Bowie theater's `Heiress' has fine detail

Play based on James' `Washington Square' is done well all around

Review

Arundel Live

October 23, 2003|By Mary Johnson | Mary Johnson,SPECIAL TO THE SUN

By any criterion - story line, character development, director's vision, cast, set, costumes, and sound and light - Bowie Community Theatre's production of The Heiress is top-notch.

During the opening scene, when the maid appears holding a candle to illuminate the Victorian living room, the audience is transported to a mid-19th- century upper-class New York dwelling. The action takes place within this set, an ideal backdrop for Henry James' 1880 novel Washington Square, which became Ruth and Augustus Goetz's 1947 play The Heiress.

This is the story of Catherine Sloper, the only child of wealthy physician Austin Sloper, whose clever, beautiful wife died in childbirth. Despite providing her with excellent schooling and training, Dr. Sloper finds Catherine a disappointment "without a shred of poise." And the self-effacing Catherine reflects her father's disapproval, often hiding in the pantry when guests visit.

Her life changes when suitor Morris Townsend arrives, bringing Catherine confidence. The relationship is encouraged by Catherine's foolish Aunt Lavinia but is frowned upon by Dr. Sloper, who suspects that the impoverished Townsend is attracted by only Catherine's wealth.

Director Craig Alan Mummey brings this story to dramatic life, presenting a period piece that seems remarkably relevant and investing it with multifaceted subtleties and fascinating contrasts. Under Mummey's skillful direction, there are no one-dimensional characters, only those filled with contrasting subtleties.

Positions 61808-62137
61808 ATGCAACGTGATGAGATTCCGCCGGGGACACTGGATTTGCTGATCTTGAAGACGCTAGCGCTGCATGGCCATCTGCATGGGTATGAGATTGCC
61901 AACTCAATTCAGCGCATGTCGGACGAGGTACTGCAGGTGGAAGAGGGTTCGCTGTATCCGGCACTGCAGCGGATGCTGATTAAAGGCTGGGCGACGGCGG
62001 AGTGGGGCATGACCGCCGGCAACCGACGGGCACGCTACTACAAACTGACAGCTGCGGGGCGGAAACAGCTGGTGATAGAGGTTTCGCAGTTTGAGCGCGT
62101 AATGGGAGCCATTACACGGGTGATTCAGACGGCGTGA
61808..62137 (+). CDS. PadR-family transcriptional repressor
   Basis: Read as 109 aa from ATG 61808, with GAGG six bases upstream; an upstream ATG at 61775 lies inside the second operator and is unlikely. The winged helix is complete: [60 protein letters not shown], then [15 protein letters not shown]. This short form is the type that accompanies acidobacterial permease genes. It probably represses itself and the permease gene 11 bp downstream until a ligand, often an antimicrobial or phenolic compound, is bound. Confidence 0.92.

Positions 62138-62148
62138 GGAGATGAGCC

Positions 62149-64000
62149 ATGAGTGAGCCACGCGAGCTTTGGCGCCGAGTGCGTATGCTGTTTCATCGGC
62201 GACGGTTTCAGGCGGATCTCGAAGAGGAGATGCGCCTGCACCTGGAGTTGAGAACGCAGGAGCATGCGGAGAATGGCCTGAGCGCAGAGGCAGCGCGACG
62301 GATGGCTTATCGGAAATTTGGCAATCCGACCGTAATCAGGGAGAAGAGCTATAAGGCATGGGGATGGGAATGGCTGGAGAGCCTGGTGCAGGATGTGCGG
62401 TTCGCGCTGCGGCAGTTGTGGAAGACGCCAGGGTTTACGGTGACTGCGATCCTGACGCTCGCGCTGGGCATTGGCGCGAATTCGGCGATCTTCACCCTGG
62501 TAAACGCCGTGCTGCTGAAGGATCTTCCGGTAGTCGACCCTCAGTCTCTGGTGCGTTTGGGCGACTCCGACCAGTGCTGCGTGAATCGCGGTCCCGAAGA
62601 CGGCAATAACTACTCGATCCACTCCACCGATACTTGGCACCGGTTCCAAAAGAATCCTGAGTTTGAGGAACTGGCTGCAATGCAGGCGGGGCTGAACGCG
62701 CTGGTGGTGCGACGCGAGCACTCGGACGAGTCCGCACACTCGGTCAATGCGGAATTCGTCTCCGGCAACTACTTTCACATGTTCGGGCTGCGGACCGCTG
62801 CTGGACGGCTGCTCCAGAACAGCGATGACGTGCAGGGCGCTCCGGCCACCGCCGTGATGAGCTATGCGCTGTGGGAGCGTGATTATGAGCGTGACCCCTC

As Catherine Sloper, actress Rebecca Ellis delivers a magnificent performance - her initial awkwardness eliciting our sympathy, her blooming at Townsend's attention delighting us and her transformation into a person of independent strength presenting a triumph.

As her father, Austin Sloper, played by veteran actor Frank B. Moorman, delivers a compelling portrait that defies labeling as Calvinistic, cruel or self-pitying. Moorman's Sloper is all of these things with a core of human vulnerability that makes him a believable father.

Heidi Sue Toll is excellent as the fluttering Lavinia Penniman, her every gesture lending credence to this well-meaning, foolish woman who wants her niece's happiness, despite seeing her as unworthy of handsome Morris Townsend's attentions.

Greaton Sellers becomes Morris in a subtle portrayal that combines sophistication, manipulative skills and the vulnerability to expensive tastes that rule his emotions.

Thoughtful performances come from the supporting players: Heather Whitpan as charming Marian Almond; Kate Blackburn as her mother, Elizabeth Almond; Jim Gunning as Marian's suitor and Morris' brother, Arthur Townsend; Niji Ramunas as Morris' aunt; and Jennifer Toll as devoted maid Maria.

The quality of this production is enhanced by Suzanne Reams' exquisite costumes. The men's are superbly tailored, and for the women, there are dresses for every occasion befitting any heiress. Reams' attention to detail is evidenced by the elegant gloves carried by Morris and the authentic-looking pantaloons under every hoopskirt.

Including the street sounds of horses hooves and the insistent door knocking, the sound quality adds to the authenticity, as does the lighting design by Garrett Hyde.

The Heiress continues tomorrow and Saturday at Bowie Playhouse. Call 301-805-0219 for tickets.

Baltimore Sun Articles
|
|
|
Please note the green-lined linked article text has been applied commercially without any involvement from our newsroom editors, reporters or any other editorial staff.